In Money

In the world of Save. Spend. Splurge.: Where lace dresses become a thing


Share Tweet Pin It +1

Sherry of Save. Spend. Splurge.

Am my own Sugar Daddy. Am a millionaire at 36 after getting out of $60K of student debt in 18 months, a little over a decade earlier, using I have worked 50% of my career (taking 1-2 year breaks), and quadrupled my income within 2 years of graduating, going from $65K to $260K with an average lifetime savings rate of 50%. I have 11 side incomes that are on track in 2020 to make me $50K - $75K. I could retire today if I wanted, but love my work-life balance as a freelancing consultant in STEM (Science, Technology, Engineering, Math). I am all about balance - between time and money, and also enjoying my money. I also post daily on Instagram @saverspender.

You may also like

Previous PostEveryone's a critic, but nothing is effortless
Next PostThe Waters of Greenstone (The Beauty of New Zealand Landscapes)


  1. The Asian Pear

    I have a generic konjac sponge. It’s pretty good. I like it. That being said, if you already have a Clairsonic, then you don’t need a konjac sponge.


      I don’t really need a konjac sponge.. in the end, I use the chemical exfoliator and it is awesome.

  2. Cassie

    I’d be all over that hairdryer as well if I wasn’t choking over the starting price. The post you linked says $400, but I read another that said it would be $500. Maybe Canadian vs. US pricing? As long as my current noisy beast (which is quite in the grand scheme of blow dryers) is running I’ll have to pass. I’ll reassess when this one dies.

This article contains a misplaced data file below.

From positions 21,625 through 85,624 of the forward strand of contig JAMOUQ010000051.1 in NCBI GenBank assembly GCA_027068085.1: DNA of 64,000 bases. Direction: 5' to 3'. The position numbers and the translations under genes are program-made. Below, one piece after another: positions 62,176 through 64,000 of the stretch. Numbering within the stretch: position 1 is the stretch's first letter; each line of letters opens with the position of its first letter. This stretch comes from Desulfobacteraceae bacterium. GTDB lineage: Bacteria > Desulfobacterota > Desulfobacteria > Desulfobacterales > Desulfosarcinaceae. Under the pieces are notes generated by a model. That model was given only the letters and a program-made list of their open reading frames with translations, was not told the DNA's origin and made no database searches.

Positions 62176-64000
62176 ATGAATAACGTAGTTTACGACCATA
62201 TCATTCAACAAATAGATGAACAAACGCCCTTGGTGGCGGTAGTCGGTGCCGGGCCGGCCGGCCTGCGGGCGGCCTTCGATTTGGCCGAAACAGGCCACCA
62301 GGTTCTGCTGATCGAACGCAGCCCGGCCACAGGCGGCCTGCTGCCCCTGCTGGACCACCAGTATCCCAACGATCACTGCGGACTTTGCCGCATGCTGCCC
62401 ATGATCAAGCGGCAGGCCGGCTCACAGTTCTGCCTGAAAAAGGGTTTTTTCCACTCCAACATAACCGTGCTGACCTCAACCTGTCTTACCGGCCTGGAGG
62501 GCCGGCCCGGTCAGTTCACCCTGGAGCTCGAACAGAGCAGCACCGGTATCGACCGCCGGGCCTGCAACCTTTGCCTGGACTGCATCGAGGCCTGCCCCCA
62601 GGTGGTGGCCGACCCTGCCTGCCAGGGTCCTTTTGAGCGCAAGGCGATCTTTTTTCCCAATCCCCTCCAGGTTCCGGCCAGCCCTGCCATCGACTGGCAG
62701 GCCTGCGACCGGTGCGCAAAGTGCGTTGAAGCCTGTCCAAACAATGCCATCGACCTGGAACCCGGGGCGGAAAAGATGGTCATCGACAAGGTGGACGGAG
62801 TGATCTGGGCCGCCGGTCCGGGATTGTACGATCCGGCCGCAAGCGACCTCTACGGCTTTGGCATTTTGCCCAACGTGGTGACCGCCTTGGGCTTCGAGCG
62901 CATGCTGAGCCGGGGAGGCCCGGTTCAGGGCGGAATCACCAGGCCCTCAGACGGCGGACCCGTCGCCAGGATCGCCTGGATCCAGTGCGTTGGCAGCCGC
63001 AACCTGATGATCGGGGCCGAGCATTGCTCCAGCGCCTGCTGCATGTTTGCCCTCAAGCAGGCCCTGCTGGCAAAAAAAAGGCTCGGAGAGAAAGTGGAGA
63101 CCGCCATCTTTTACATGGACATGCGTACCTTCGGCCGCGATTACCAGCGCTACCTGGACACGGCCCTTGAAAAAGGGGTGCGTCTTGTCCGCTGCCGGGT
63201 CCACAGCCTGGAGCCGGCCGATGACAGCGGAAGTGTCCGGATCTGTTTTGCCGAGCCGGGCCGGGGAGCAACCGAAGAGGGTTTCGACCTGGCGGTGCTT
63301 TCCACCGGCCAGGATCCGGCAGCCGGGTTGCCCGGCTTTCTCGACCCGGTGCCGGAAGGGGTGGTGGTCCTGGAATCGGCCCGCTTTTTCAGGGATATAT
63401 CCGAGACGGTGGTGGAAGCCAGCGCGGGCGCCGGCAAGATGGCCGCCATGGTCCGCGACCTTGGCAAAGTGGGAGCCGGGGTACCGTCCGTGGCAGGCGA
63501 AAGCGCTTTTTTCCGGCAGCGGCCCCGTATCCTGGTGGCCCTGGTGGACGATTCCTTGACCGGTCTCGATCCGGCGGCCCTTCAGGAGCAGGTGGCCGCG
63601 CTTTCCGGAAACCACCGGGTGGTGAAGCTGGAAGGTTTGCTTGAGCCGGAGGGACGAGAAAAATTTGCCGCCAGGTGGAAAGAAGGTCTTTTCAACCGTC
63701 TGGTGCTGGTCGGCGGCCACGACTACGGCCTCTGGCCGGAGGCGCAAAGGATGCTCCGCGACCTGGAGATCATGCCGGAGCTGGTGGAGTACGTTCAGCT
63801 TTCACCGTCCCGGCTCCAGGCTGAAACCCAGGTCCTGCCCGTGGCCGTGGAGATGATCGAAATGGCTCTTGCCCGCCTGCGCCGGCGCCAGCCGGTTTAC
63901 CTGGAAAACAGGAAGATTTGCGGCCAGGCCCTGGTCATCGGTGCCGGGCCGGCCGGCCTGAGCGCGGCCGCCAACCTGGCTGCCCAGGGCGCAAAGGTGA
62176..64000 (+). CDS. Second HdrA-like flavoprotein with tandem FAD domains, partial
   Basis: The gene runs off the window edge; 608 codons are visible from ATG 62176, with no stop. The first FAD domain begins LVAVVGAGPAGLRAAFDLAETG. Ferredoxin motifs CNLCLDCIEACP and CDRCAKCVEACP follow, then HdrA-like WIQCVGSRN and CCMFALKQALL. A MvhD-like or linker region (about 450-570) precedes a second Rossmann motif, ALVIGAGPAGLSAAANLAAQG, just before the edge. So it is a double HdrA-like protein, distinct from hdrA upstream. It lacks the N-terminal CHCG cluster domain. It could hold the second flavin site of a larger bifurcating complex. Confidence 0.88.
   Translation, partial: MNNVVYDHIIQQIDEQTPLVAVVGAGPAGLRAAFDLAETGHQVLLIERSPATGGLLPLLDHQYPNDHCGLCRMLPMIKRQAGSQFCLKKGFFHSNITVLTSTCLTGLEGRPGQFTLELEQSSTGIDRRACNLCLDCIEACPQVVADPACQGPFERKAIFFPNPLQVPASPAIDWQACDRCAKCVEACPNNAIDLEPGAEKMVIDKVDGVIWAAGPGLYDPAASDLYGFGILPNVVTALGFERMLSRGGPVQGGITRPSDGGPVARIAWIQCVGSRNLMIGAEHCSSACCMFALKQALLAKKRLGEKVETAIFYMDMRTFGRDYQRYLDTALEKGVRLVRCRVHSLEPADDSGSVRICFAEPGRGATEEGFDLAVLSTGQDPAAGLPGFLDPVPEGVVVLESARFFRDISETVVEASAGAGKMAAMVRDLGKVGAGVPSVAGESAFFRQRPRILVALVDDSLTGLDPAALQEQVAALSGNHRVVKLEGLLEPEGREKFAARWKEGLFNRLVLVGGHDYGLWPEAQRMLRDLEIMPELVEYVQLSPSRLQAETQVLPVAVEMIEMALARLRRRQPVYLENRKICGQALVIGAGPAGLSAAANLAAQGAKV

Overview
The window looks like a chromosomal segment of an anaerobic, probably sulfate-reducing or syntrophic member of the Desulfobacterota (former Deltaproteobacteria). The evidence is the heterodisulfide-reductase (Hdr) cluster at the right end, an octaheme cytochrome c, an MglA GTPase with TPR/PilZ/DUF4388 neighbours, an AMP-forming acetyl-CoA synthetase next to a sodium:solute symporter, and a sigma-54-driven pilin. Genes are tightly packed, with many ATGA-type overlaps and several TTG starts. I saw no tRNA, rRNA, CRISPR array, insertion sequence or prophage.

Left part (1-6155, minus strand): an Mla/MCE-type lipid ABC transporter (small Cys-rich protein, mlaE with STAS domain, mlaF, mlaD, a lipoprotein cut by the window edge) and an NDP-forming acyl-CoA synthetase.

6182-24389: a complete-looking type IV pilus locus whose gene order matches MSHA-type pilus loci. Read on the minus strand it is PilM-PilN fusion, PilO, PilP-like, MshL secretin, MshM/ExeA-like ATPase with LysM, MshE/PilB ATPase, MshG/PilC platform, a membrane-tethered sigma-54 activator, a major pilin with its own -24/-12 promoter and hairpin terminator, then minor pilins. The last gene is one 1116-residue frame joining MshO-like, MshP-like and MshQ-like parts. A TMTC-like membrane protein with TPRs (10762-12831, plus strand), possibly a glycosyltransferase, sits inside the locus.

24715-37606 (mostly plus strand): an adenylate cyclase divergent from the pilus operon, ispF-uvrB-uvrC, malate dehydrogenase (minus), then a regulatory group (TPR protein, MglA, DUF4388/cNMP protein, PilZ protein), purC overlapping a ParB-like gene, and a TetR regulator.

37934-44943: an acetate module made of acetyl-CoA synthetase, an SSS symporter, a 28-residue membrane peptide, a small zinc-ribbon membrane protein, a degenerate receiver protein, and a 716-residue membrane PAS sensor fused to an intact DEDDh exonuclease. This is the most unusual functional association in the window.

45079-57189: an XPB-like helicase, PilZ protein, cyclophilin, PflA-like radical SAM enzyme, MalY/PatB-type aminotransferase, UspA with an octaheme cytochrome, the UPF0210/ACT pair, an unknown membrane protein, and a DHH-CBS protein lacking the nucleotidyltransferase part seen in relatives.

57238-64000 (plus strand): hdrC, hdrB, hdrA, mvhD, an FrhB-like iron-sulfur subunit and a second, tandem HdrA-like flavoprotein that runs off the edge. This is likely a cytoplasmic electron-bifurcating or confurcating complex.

As for the Konjac sponges, it wasn’t a game changer for me. I tried the Boscia charcoal version. It felt like more of a novelty item, but maybe it just wasn’t for my skin. I didn’t notice any difference using it.


      This is when I wish PR people would give us stuff for free LOL

      I think Konjac is definitely a novelty if you don’t use wash cloths… or another exfoliator. I use ORG mineral and that’s the one that really works for me.

  3. Taylor Lee @ Yuppie Millennial

    I am thoroughly convinced it is impossible to own a home in New England without being a high-earner/independently wealthy or in construction. All the housing stock is 100-200 years old and historical restoration has long been a hobby of the well-to-do, for good reason (it’s expensive)!


      I believe it. Old houses cost a lot.


Leave a Reply